Ugadi through Sadhguru's eyes
Deccan Chronicle.| Twinkle Gurnani
Ugadi is New Year's Day in the States of Andhra Pradesh, Telangana and Karnataka
Yoga guru and founder of the Isha Foundation, Jagadish Vasudev (Sadhguru). (By Arrangement)
A new beginning, in consonance with the orbital patterns involving the Sun, the Moon and Planet Earth — that’s what the Telugu New Year’s Day is all about
Ugadi is New Year’s Day in the States of Andhra Pradesh, Telangana and Karnataka. It falls on the first day of the Hindu lunisolar calendar month of Chaitra.
The day is replete with rituals and customs, starting with waking up at dawn, bathing from head to toe, cleaning the threshold and sprinkling it with a mixture of cow-dung and water, decorating the front door with Kemmannu (EXPLAIN), mango leaves and colourful rangoli, and eating Bevu Bella (EXPLAIN). These traditions are either rooted in science and logic, or have some connection with astrology.
Yoga guru and founder of the Isha Foundation, Jagadish Vasudev, better known as Sadhguru, who is currently on a 100-day motorcycle journey across Europe to spread awareness about his Global Save Soil movement, shares with us the significance of this festival of new beginnings.
He says Ugadi is considered the beginning of the New Year, and not the 1st of January, because it has significance in terms of what happens on the planet, in human physiology, and in the human mind during this time.
Planetary influence on the human body
Explaining the connection between the human body and astrological events he says, "The sun’s influence on everything in the world is huge. But the moon, which has no way of emitting energy like the sun, also has a tremendous impact on our systems because of its closeness to the planet. The very source of our birth is connected to the movement of the moon because the cycles of the moon and the natural, biological cycles in the feminine body are one hundred percent connected. So, when we want to understand the way life is happening to us from the outside, we look to the sun. When we want to understand the way life is happening from within, we look to the moon."
The traditional Indian calendar
Sadhguru believes that those cultures that regard what happens within the human being as far more important than what happens around them chose to follow the lunar calendar or a lunisolar one. He says, "The traditional Indian calendar, known as a panchangam, is a lunisolar calendar that takes into consideration both the movement of the moon and the movement of the earth in relation to the sun because we are interested in both inner and external wellbeing."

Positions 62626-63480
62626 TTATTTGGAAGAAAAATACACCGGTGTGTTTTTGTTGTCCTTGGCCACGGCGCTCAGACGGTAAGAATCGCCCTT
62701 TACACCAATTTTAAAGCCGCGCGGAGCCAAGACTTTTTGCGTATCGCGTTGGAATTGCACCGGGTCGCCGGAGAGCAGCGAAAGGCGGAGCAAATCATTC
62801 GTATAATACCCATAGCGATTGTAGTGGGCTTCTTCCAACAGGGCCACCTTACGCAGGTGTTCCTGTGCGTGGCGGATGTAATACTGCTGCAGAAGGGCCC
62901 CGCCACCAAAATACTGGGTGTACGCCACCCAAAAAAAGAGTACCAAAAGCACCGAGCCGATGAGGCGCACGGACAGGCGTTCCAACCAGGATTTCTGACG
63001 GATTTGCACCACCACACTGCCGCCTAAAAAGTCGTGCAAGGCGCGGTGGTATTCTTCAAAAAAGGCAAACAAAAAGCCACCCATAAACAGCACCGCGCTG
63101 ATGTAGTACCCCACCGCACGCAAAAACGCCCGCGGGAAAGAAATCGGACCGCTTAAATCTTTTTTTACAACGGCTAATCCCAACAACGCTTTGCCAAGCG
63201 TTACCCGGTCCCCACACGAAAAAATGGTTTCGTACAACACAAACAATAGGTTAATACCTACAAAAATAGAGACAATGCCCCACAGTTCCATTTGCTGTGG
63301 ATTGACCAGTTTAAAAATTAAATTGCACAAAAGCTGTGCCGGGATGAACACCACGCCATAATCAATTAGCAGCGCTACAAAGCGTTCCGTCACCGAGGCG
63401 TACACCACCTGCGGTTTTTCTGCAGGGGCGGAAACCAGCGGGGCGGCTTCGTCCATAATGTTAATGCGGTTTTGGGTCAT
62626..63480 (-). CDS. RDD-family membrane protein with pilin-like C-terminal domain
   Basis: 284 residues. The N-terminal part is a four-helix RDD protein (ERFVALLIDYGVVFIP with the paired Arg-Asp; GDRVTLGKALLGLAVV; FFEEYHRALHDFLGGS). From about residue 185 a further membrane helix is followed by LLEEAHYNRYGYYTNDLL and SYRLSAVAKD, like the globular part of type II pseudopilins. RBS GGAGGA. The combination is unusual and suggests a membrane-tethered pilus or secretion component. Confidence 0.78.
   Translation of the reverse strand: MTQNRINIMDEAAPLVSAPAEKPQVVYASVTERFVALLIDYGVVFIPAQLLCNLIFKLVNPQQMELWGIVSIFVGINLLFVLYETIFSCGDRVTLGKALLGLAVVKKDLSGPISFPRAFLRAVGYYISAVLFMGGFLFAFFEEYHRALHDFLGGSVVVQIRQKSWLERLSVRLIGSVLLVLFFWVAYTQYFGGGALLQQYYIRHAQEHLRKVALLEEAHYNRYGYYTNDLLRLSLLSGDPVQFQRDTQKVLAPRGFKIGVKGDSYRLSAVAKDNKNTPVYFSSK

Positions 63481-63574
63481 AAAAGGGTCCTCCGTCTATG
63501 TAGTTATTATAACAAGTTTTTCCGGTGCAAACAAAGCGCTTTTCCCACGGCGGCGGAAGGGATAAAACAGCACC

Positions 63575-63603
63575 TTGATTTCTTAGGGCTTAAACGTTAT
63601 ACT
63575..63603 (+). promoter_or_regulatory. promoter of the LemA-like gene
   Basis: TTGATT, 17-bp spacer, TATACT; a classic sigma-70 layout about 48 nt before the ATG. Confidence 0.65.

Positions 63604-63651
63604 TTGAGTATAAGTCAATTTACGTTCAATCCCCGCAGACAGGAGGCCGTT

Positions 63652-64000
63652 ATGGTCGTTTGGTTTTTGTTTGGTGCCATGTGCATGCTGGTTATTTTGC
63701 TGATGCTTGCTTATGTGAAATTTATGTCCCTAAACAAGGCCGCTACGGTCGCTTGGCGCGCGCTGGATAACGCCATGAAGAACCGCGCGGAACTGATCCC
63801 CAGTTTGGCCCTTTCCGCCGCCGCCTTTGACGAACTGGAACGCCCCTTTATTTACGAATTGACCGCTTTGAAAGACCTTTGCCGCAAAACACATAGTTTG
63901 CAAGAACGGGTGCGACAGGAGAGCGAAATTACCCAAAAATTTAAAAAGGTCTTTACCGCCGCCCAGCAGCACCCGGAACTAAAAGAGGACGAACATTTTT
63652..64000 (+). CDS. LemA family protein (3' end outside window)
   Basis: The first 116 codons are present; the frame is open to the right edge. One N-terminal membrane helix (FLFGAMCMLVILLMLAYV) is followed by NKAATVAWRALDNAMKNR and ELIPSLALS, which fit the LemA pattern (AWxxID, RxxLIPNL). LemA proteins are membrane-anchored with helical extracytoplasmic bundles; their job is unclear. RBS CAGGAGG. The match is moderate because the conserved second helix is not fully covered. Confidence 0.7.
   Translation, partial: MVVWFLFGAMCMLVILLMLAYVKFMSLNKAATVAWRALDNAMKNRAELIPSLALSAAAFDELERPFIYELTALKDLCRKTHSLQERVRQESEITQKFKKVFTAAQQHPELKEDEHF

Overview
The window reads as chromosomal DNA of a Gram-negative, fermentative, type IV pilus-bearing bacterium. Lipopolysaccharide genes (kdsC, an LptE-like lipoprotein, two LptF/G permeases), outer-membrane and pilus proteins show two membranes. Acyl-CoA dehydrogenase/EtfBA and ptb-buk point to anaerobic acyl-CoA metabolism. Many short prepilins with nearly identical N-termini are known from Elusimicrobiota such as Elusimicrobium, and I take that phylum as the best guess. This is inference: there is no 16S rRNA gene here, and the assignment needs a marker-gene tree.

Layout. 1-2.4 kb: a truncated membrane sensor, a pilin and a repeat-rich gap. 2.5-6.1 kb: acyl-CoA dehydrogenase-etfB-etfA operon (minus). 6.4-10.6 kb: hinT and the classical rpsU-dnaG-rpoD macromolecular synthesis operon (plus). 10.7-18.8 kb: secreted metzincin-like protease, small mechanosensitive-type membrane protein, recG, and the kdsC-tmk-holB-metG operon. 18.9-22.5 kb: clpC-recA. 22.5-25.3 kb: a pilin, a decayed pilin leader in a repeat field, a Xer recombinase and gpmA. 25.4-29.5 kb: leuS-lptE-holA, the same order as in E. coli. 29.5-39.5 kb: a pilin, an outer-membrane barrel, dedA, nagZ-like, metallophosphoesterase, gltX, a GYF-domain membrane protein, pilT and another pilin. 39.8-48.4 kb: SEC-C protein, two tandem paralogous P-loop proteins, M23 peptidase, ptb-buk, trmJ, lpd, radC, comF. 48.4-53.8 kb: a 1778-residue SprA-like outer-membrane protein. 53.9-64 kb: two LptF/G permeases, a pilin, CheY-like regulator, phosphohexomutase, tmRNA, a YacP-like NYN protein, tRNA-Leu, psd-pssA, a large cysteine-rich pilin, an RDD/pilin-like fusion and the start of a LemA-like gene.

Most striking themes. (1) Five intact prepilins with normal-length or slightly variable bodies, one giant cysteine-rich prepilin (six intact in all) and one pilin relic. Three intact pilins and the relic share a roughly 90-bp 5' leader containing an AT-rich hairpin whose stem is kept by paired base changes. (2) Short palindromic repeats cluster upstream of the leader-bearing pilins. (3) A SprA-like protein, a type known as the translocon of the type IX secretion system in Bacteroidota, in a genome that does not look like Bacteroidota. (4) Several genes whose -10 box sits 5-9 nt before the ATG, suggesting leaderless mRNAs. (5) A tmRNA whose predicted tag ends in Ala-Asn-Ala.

Ugadi marks the beginning of the time of growth
"In various states, New Year is called by various names," explains Sadhguru. "At this time, the planet is in its closest relationship with the sun. Summer is the best time of the year for growth. Plants grow best in summer because photosynthesis is at its best."
A time of realization and fulfilment
Speaking about the many positives at this time of year, he says, "This is the time when life is at its highest level of intensity on this planet. And that is a good thing for human beings too if they are conscious of it. Life is happening with such effervescence around you; it is definitely a good time for you to do things with yourself. This time of the year is also the Uttarayana – when the sun’s run with relation to Earth is on the northern side. In the northern hemisphere, this part of the year is particularly significant – it is the time for realization and fulfilment."
The science behind rituals
Explaining the importance of one of the age-old customs followed during Ugadi, Sadhguru says "It is a very wise tradition to start off the New Year with neem flowers and jaggery, together. Everyone knows today that neem is not bad – it is just bitter. Most bitter things, or what you think is bitter in your life, are essential. Every time life tries to push you into a larger possibility, you resist. So, it becomes bitter. What you consider bitterness is only because of your resistance. Bitterness is also good. If you do not accept what you think is bitter, then you will rule out all the possibilities of life."
The festival of Ugadi is all about accepting life with all its glory and gloom, he says, adding, the wisdom behind the tradition of eating not just sweets but also something bitter is understanding that life has many possibilities.
Best time for transformation
With the trend of questioning everything, many people are moving away from age-old customs. With urbanisation, many cultural practices aimed at ensuring a balanced life have been done away with. But at times like Ugadi, people feel the need to re-connect with some basic religious and spiritual practices.
Sadguru feels this is the best time to bring about a transformation in oneself, as the power of the sun is at its peak. Listing some practices that can be incorporated into the Ugadi Day schedule, Sadhguru suggests, "Spend at least a few hours of the day in a powerfully consecrated space. If you have spiritual practices, please invest in them. It will be very good if you take a dip in a natural source of water like a river, a clean freshwater lake, or even an ocean. Stay in the water for at least 12–20 minutes. This will be the best way to make use of that day."